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mason/carpenter/ farmer


Kumali village, Henval valley, Tehri Garhwal


early 1994


Negi recounts family experiences and personal struggles. He trained himself to be a mason and carpenter, working hard to “improve his status” for in his youth he felt “what would be the benefit of getting married if I could do nothing to feed my family? Suppose my sons walk in my footsteps…? When my own life is good for nothing then theirs would be worse than mine”. He speaks of the changes he has witnessed in the lives of the villagers and the adaptations of social values and customs, drawing particular attention to the community spirit that operated in the past. “There was affection and love. People were united. If anybody’s field remained unploughed, any villager would do it.” He also discusses the destruction of the local forest - “It was very dense 10 to 15 years ago. But now it is nearly completely stripped” - and how this has affected livelihoods. He explains that now only those with money and connections are able to obtain timber: “the needy person remains timberless because he does not possess bribes and the right approach”.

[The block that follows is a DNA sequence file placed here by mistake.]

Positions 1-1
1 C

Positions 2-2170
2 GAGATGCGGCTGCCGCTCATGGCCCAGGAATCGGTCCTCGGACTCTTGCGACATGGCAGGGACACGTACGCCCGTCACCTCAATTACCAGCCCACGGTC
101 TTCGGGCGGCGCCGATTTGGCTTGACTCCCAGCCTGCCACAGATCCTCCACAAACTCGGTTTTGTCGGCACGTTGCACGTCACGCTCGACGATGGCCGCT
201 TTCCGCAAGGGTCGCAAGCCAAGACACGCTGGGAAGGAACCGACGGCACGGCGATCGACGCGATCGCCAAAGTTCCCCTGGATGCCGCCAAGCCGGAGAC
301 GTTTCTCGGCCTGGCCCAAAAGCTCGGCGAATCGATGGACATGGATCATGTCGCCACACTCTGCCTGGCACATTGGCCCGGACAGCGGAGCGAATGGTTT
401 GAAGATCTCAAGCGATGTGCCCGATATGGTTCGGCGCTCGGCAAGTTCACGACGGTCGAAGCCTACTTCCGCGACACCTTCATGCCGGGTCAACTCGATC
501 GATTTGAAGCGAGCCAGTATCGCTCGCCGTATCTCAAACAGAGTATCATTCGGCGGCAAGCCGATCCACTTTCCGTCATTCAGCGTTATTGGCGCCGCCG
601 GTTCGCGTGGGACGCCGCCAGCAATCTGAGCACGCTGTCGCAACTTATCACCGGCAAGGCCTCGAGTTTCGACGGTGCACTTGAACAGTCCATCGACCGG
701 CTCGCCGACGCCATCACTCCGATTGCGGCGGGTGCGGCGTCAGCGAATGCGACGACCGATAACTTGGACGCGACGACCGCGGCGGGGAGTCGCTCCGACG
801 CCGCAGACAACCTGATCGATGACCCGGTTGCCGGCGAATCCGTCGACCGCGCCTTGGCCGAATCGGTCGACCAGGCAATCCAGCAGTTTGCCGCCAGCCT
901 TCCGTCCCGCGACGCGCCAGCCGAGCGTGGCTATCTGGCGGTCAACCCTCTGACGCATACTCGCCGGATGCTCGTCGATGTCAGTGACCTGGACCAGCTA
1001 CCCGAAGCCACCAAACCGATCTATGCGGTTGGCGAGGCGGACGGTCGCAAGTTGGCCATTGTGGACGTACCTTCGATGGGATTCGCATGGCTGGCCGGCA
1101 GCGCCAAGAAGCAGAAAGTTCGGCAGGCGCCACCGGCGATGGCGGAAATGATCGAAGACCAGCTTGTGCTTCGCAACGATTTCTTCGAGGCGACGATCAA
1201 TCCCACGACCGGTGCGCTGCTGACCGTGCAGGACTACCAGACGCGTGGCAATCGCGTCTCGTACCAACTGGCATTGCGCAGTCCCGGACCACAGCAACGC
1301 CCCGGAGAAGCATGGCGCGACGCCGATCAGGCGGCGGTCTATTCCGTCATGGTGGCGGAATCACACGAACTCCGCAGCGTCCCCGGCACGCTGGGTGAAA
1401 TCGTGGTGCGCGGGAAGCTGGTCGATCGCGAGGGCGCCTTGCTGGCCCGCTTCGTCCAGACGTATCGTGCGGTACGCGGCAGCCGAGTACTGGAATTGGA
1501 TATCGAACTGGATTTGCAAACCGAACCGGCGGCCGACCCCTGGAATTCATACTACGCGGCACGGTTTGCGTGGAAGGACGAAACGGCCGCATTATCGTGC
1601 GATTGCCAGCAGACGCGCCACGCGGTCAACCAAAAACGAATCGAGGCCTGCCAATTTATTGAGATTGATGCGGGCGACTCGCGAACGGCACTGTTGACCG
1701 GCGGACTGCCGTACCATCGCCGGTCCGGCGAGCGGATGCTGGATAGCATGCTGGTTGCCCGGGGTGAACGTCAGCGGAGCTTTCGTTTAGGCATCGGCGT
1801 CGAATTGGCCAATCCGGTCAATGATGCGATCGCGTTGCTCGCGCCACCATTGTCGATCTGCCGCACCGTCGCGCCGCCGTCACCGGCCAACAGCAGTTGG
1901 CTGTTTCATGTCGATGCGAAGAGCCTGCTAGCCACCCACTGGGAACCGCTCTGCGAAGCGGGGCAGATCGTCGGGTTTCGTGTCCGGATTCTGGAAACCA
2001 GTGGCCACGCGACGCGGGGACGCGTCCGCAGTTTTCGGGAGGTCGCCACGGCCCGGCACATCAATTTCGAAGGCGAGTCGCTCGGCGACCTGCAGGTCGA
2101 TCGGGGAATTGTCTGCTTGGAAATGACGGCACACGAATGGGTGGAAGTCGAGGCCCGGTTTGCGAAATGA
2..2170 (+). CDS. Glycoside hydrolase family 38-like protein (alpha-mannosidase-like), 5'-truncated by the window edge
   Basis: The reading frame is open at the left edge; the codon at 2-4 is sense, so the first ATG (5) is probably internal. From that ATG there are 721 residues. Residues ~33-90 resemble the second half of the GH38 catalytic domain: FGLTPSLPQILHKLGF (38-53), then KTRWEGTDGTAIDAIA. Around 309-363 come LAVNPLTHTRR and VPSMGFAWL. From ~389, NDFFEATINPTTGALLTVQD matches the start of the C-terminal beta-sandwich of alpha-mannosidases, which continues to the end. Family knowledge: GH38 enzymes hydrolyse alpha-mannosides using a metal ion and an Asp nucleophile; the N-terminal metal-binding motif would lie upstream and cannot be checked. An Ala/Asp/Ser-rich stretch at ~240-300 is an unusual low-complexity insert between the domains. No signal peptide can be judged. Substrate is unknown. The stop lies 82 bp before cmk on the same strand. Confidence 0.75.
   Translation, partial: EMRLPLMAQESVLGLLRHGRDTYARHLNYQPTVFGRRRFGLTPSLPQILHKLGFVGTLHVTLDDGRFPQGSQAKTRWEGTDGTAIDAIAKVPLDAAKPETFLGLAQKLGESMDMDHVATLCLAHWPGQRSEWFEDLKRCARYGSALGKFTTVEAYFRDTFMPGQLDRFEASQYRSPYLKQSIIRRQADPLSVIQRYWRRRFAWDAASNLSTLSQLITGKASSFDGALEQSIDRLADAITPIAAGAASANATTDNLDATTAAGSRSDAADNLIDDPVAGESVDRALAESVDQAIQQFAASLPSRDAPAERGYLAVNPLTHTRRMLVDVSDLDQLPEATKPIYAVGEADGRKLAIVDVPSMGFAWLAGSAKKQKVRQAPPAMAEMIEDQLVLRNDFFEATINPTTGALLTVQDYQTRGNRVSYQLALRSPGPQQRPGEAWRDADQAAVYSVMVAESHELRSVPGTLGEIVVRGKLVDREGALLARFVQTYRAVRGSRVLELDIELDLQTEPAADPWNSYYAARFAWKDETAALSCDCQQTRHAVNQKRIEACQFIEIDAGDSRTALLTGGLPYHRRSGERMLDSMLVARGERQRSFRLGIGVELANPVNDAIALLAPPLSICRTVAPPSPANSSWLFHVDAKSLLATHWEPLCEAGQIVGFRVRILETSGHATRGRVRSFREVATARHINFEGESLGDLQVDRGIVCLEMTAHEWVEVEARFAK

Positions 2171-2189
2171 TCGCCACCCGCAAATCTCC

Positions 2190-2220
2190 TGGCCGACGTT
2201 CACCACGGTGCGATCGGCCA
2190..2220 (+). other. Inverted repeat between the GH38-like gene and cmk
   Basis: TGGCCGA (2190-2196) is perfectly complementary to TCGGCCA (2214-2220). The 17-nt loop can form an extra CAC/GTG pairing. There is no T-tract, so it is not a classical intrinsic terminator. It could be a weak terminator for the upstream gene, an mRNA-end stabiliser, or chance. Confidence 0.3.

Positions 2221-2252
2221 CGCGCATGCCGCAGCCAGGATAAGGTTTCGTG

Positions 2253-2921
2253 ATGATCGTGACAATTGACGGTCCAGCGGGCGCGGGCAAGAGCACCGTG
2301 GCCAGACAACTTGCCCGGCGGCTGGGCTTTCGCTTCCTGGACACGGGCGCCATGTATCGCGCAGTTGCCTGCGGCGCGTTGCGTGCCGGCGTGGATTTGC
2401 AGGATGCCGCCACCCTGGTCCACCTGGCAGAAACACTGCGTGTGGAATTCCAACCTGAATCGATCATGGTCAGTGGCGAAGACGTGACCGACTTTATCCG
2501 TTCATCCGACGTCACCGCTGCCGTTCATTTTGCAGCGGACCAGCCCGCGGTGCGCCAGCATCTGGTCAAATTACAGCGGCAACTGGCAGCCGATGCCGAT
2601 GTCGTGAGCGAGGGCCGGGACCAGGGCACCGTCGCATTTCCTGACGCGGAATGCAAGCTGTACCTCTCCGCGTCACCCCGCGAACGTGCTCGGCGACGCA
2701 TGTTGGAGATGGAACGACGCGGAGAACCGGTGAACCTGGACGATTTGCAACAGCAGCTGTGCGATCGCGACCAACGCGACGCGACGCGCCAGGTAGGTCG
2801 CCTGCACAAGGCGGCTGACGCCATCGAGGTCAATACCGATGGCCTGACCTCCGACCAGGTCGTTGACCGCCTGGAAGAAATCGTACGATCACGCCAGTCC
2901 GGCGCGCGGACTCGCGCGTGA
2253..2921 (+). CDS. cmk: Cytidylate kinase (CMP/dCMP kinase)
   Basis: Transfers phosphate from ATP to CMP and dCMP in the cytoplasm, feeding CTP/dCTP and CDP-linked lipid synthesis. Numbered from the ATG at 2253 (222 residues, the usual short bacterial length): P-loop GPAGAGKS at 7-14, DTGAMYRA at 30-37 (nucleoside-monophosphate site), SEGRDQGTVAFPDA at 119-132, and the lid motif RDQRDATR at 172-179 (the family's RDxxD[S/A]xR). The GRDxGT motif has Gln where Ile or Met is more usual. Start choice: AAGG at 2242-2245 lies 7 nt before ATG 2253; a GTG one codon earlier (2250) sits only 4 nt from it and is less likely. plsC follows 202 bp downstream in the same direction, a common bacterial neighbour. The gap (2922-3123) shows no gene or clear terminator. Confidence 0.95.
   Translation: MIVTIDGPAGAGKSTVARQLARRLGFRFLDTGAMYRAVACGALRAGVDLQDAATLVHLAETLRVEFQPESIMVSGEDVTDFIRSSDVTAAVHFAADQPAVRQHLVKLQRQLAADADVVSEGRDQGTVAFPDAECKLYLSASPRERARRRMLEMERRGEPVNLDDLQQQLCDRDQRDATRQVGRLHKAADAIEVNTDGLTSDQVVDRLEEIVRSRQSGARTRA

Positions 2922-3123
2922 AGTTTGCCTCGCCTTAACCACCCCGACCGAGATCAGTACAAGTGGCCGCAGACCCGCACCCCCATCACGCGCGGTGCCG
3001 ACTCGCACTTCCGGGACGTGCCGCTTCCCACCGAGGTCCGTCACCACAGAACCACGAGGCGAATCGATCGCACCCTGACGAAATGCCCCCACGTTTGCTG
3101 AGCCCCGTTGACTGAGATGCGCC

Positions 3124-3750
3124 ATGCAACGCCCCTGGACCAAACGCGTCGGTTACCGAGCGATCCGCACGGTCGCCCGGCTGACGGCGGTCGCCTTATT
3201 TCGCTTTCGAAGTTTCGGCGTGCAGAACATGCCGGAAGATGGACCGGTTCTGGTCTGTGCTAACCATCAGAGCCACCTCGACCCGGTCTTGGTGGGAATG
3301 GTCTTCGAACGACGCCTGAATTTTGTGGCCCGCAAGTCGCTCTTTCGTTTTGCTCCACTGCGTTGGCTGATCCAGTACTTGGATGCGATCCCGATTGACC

He says farming alone is not enough to support most families in the community: “It is hard to get even enough [food] for six months.” Consequently many work as labourers. More employment is needed to stop young people migrating: “If a factory is established, the boys would get employment in it, and they needn’t go to the cities.” However, jobs are not being provided by construction work on the Tehri dam; most employees are outsiders. He talks negatively of the dam, advocating instead the use of micro-hydro electricity units. The testimony concludes with Negi recounting his experiences of working on the installation of a water pipeline and the building of schools in order to pay back his debts.